animalcule


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Related to animalcule: sun animalcule

an·i·mal·cule

(an'i-mal'kūl),
Term used by believers in the preformation theory to designate the supposed miniature body contained in a gamete. See: homunculus.
[Mod. L. animalculum, dim. of L. animal, a living being]

animalcule

(ăn′ə-măl′kyo͞ol) also

animalculum

(-kyə-ləm)
n. pl. animal·cules also animal·cula (-kyə-lə)
A microscopic or minute organism, such as an amoeba or paramecium, usually considered to be an animal.

animalcule

An obsolete, nonspecific term for:
(1) Any microscopic organism; 
(2) Any “core” organism of the now-discarded preformation theory.
References in periodicals archive ?
Despite van Leeuwenhoek's observation in the mouth of an old man of "an unbelievably great company of living animalcules," or bacteria, no connection had yet been made between them, or the other microorganisms he discovered, and human disease.
Microbiologist and science writer Dixon collects 69 of his columns from the American Society for Microbiology's Microbe; columns he has been publishing since 1996 under the title "Animalcules" ("animalcules" being the term used by 18th century microscopist Antony van Leeuwenhoek to describe the microbes he discovered).
With each answer, researchers move closer to creating a new breed of animalcules to swim the microrealm.
Steele's rhetorically pronounced awe of nature reveals itself to be merely obligatory; his invective against "insects, reptiles, and animalcules," continues a literary trope of devalued small "natural" (as opposed to commodified) objects.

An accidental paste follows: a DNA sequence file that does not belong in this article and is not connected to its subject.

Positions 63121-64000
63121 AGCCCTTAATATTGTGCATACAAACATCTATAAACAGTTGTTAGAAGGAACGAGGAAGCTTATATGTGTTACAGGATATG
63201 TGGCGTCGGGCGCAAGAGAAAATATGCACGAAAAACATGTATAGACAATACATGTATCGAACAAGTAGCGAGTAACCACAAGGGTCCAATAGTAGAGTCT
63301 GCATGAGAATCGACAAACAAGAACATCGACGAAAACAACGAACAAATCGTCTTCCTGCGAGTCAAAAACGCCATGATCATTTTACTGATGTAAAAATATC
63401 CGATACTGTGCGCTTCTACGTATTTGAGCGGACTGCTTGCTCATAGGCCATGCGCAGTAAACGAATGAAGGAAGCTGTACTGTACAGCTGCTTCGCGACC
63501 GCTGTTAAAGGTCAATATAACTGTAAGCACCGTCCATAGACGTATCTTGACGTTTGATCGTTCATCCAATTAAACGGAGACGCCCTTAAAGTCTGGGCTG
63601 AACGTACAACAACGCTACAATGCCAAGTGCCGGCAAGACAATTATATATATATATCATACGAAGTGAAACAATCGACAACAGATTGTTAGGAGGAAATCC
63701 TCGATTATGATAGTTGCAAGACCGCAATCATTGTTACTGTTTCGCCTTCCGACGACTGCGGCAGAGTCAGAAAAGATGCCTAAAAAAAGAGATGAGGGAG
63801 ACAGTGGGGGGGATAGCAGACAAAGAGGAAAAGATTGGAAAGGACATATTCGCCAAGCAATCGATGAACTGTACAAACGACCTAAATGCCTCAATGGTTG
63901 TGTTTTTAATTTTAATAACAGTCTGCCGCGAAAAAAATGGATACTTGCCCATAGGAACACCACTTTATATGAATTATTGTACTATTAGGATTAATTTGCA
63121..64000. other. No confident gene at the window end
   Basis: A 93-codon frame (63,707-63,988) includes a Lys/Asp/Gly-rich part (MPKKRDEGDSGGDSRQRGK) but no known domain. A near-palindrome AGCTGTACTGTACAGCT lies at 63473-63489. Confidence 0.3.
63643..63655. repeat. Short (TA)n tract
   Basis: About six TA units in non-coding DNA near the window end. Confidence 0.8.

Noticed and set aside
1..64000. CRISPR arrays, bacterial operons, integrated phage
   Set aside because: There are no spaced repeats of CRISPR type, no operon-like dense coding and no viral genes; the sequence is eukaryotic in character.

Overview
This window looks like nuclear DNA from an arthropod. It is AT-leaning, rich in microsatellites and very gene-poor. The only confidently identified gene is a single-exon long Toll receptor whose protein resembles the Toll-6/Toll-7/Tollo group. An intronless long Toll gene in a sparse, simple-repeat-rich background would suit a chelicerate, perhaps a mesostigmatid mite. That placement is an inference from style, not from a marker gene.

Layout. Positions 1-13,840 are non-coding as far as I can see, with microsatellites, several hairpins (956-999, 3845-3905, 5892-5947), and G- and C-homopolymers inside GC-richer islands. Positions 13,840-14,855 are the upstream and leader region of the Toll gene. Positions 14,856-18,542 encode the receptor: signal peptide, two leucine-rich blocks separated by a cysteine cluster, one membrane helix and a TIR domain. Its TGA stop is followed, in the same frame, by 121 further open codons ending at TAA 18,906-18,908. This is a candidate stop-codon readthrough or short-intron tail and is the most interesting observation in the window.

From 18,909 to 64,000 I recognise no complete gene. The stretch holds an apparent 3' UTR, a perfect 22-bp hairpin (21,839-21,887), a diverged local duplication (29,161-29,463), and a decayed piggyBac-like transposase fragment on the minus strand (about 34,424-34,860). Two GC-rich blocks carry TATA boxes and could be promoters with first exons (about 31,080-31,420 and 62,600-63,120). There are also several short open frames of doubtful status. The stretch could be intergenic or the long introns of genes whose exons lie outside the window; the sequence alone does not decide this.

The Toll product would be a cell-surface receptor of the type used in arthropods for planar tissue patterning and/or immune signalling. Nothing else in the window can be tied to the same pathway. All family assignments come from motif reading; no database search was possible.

But Emerson's revised argument is tricky: "Our planet," he writes, "before the age of written history, had its races of savages, like the generations of sour paste, or the animalcules that wriggle and bite in a drop of putrid water.
His first observations on free living protozoa probably began with his discovery of little animals, or "animalcules," in fresh water from a lake, which he recorded in a 1674 letter to the secretary of the Royal Society, Henry Oldenburg.
In the late 17th century, lens grinder Anton van Leeuwenhoek (1632-1723) observed that "animalcules" appeared under the lens of the microscope he had invented.
(56) To comprehend this relation is perhaps to write a poem such as William Carlos Williams's Paterson, (57) which turns from life as "Rolling up, rolling up heavy with / numbers," "so that never in this / world will a man live well in his body / save dying--and not know himself/dying," to "shells and animalcules / generally and so to man, / to Paterson"--that is, to human life and identity as one with the place of a city and its history:
Phylum 1 Actinopoda ("Sun Animalcules," Marine Planktic AxopodFormers)
However, DNA studies of these microminiature animalcules is still in its infancy, and the pharmaceutical industry isn't talking.
Leaves by themselves seem to be animalcules, shell-like in the ginkgo leaf, flame-like in the maple, given a gliding shape in the chestnut leaf, a sharp, quick one in the pine needle.